Today's eager interventionists should take note. Far more than they realise, they are setting up one-way bets for traders. Hedge funds know that South Korea's won is being artificially held down by the government and is therefore more likely to rise than to depreciate, so they are hosing Seoul with capital and compounding the problem of hot inflows that Korea is desperate to alleviate. If India's leaders stick to their open policies, and if the neo-interventionists meet their comeuppance, the current dirigisme may prove mercifully short-lived
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Default Domestic Politics and NATO's 'Sensible' Summit

Domestic Politics and NATO's 'Sensible' Summit


November 22, 2010
Author: Charles A. Kupchan, Whitney Shepardson Senior Fellow



The NATO Summit went more or less according to plan. NATO members adopted a new Strategic Concept, which specifies the alliance's main missions for the coming decade. They also identified 2014 as the target date for the full handover of combat missions in Afghanistan to Afghan security forces and agreed to develop a joint missile defense system to cover the territory of alliance members. And the alliance took a step forward to advance relations with Russia, elevating the status of the NATO-Russia Council and securing greater Russian involvement in the mission in Afghanistan. Dialogue will also continue on Russia's potential cooperation with NATO's missile defense system.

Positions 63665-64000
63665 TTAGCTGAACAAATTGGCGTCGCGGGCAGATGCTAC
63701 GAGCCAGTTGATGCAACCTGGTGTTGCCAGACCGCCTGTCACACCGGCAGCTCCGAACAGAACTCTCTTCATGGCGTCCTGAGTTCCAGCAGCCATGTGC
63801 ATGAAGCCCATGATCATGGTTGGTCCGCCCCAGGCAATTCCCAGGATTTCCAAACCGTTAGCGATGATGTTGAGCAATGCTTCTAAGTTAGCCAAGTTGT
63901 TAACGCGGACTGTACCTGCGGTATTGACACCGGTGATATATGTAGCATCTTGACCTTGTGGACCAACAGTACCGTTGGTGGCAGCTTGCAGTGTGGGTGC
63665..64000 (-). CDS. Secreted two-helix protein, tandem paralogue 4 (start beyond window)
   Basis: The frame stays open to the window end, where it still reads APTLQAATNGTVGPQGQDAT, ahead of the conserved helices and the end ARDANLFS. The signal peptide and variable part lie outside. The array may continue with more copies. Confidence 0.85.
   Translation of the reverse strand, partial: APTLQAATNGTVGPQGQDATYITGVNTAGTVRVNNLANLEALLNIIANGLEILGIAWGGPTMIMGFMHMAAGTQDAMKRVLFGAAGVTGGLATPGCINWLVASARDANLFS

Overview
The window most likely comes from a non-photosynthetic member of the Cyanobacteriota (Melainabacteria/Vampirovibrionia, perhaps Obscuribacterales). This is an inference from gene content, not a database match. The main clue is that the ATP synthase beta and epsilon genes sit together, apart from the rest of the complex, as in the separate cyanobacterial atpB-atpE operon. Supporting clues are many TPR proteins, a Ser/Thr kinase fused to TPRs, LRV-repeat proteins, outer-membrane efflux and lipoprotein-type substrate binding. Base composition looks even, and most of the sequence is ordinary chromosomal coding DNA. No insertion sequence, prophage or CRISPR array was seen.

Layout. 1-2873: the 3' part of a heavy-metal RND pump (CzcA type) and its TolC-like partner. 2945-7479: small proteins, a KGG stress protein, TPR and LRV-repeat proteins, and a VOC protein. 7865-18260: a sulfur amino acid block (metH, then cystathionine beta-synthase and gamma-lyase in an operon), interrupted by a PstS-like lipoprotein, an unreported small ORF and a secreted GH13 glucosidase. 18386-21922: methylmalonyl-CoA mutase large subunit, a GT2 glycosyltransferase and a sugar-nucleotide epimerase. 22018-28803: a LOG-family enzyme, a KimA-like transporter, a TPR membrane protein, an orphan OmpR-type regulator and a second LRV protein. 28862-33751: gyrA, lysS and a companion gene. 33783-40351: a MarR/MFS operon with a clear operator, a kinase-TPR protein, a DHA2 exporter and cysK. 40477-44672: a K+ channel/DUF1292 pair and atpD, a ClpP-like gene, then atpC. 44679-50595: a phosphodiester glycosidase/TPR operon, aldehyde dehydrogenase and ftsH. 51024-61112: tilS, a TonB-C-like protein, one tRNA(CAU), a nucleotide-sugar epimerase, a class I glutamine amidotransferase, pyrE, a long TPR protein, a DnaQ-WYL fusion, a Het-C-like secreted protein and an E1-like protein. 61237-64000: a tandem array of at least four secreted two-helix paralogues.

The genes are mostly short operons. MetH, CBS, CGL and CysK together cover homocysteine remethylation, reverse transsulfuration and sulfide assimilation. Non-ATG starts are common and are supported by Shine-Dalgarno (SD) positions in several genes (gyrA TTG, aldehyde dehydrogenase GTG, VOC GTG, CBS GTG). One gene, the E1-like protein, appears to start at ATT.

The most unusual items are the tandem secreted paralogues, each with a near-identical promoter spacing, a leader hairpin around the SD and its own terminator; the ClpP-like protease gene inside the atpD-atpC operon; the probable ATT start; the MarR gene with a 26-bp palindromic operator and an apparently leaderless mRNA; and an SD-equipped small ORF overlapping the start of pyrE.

Looking ahead, NATO's European members will struggle to maintain adequate force levels in the face of economic austerity. Only time will tell whether NATO and Afghan forces succeed in turning the tide against the Taliban and extremist insurgents in Afghanistan and whether the plan for cooperation with Russia develops into a program that anchors Russia within the Euro-Atlantic community.

In the current period of economic constraint and political polarization, NATO's evolution depends heavily on the trajectory of domestic politics in NATO members. Some members are under pressure to quit the mission in Afghanistan; the Dutch have already left and the Canadians are scheduled to depart next year. Russia's relationship with NATO will in part ride on the prospects for ratification of the New START Treaty in the United States, though at this point it remains uncertain whether the Senate will move ahead--either during the current lame-duck period or after the new Congress is in session.

NATO is seeking to adapt to a new array of threats and challenges. The summit in Lisbon charted a sensible way for doing so, but it remains to be seen whether the political will is available to back up NATO's plans.